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CRM Certification: What's it Worth?

CRM Certification: What's it Worth?
By Sofia Empel, CRM

Most CRMs identify the benefits of their credential as validation of knowledge; improved marketability; outstanding reputation and credibility; and increased confidence. But, what's CRM certification really worth?

The Certified Records Manager (CRM) credential refers to a records and information management (RIM) industry certification that demonstrates RIM knowledge and a minimum level of RIM experience. It is often used as a prerequisite to hiring and is based on industry assessments developed by the Institute of Certified Records Managers (ICRM).

The value of the CRM designation can be measured in both qualitative and quantitative terms. Qualitative value refers to how much quality (excellence) increases as a result of the CRM, while quantitative value indicates monetary worth. To determine the real worth of the CRM certification, both values should be considered.

Many potential applicants take a narrow view of the CRM. Although they often associate the value of the CRM with benefits associated with the individual being certified, they rarely consider how the designation impacts other stakeholders. Not only does the CRM provide value to the individual, but it also adds value for employers, ICRM, and the public as well. Some qualitative values for different types of RIM stakeholders are as follows:

  Certified Records Manager (CRM)

  • Provides a sense of personal accomplishment
  • Increases and/or validates RIM knowledge
  • Increases career advancement and/or earnings
  • Enhances professional reputation and credibility
  • Demonstrates commitment to RIM practice
  • Supports continued professional development
  • Provides recognition by a third party

Employers

  • Increases the organization's RIM competence
  • Provides organizational, industry, and government compliance
  • Demonstrates commitment to RIM quality and competence
  • Improves employee and customer satisfaction through RIM services
  • Increases security and privacy of information
  • Provides employees with ongoing professional development
  • Increases confidence in RIM employee's abilities
  • Assists in employment decisions

 Institute of Certified Records Managers (ICRM)

  • Helps standardize RIM practice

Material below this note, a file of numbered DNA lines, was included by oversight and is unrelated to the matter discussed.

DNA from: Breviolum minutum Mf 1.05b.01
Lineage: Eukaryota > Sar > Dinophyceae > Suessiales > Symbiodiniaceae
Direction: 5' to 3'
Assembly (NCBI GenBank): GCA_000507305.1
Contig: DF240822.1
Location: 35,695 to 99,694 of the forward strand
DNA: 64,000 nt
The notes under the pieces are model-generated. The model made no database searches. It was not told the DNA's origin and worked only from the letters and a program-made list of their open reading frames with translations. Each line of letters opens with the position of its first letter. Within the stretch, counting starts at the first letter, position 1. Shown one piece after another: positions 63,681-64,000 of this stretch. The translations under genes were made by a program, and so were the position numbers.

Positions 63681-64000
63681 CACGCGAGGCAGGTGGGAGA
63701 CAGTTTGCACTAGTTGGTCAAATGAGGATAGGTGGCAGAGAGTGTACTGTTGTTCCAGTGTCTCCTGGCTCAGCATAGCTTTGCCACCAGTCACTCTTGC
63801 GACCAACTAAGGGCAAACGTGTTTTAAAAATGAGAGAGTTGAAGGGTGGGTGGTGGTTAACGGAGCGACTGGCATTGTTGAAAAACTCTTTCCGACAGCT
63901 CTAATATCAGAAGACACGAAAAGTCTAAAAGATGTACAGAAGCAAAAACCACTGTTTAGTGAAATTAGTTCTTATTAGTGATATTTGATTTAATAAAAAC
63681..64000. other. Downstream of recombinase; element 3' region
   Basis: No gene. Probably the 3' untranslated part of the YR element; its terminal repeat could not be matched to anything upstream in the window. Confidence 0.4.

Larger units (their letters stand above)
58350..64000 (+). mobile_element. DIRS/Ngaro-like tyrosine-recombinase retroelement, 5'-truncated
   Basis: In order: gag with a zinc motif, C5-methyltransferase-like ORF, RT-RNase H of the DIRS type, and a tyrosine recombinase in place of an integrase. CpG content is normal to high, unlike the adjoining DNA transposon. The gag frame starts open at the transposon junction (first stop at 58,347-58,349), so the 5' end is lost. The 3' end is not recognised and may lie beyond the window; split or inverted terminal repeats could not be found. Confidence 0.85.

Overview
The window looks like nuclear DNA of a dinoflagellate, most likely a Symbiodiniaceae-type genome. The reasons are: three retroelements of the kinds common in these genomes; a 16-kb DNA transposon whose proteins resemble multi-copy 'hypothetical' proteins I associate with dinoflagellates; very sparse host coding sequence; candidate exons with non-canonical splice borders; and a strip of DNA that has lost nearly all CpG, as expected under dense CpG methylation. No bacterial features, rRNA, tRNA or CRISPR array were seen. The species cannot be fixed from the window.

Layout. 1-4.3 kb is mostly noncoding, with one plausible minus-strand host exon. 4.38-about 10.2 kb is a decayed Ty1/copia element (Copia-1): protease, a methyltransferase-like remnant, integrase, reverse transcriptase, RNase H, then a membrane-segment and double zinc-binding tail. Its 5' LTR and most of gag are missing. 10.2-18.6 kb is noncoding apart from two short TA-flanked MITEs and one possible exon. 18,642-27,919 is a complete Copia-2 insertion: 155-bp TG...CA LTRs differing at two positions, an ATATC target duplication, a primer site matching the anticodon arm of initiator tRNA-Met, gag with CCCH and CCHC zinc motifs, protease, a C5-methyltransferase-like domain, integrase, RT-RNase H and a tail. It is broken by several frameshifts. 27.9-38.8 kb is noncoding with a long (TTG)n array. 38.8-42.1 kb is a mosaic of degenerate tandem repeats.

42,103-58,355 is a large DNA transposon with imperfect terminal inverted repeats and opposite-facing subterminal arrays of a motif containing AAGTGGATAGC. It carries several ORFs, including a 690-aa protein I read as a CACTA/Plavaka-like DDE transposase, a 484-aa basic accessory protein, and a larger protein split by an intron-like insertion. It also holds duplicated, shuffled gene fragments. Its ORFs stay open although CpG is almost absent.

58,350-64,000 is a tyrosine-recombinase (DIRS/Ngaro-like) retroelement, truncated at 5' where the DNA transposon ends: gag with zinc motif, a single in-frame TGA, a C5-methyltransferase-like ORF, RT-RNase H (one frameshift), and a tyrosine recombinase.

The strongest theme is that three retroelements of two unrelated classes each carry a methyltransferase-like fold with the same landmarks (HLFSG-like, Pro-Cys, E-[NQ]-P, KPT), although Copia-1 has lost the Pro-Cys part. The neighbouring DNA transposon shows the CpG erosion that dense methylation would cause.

• Advances RIM as a discipline
  • Provides means to establish and enforce an ethical code
  • Provides self-regulation of RIM
  • Increases cooperation between ARMA and ICRM

 Public

  • Helps identify qualified RIM individuals
  • Increases RIM confidence in organizations employing CRMs
  • Provides a means of filing ethical complaints through the ICRM

All of the qualitative factors listed above add value to the CRM designation. Although these factors cannot always be measured easily, they nonetheless add value to the CRM certification.
 

Quantifying the monetary worth of the CRM designation is not easy. For example, putting a dollar amount on career advancement, increase in responsibilities, and personal growth is difficult. According to a 2011 Salary Guide from Robert Half International, individuals with certifications can earn a starting salary up to 10 percent above the market average. Generally, you can assume this increase holds true for entry level CRMs as well.

Furthermore, today's RIM job announcements increasingly specify "CRM required" or "CRM preferred". According to a recent ICRM survey, the demand for CRMs as compared to non-CRMs has increased 31%. In fact, the ICRM established a strategic initiative to ensure the number of CRMs keeps pace with the high demand for CRMs by employers. The economic principle of "supply and demand" helps determine the certification's value as well.

So, what's CRM certification worth? Minimally, ten percent to an entry level RIM professional, but if you add qualitative value-much, much more.

Finally, if you are not familiar with CRM certification and want to learn more, here is the link to the ICRM Handbookhttp://www.icrm.org/wp-content/uploads/2012/01/ICRM-Handbook-01-12.pdf

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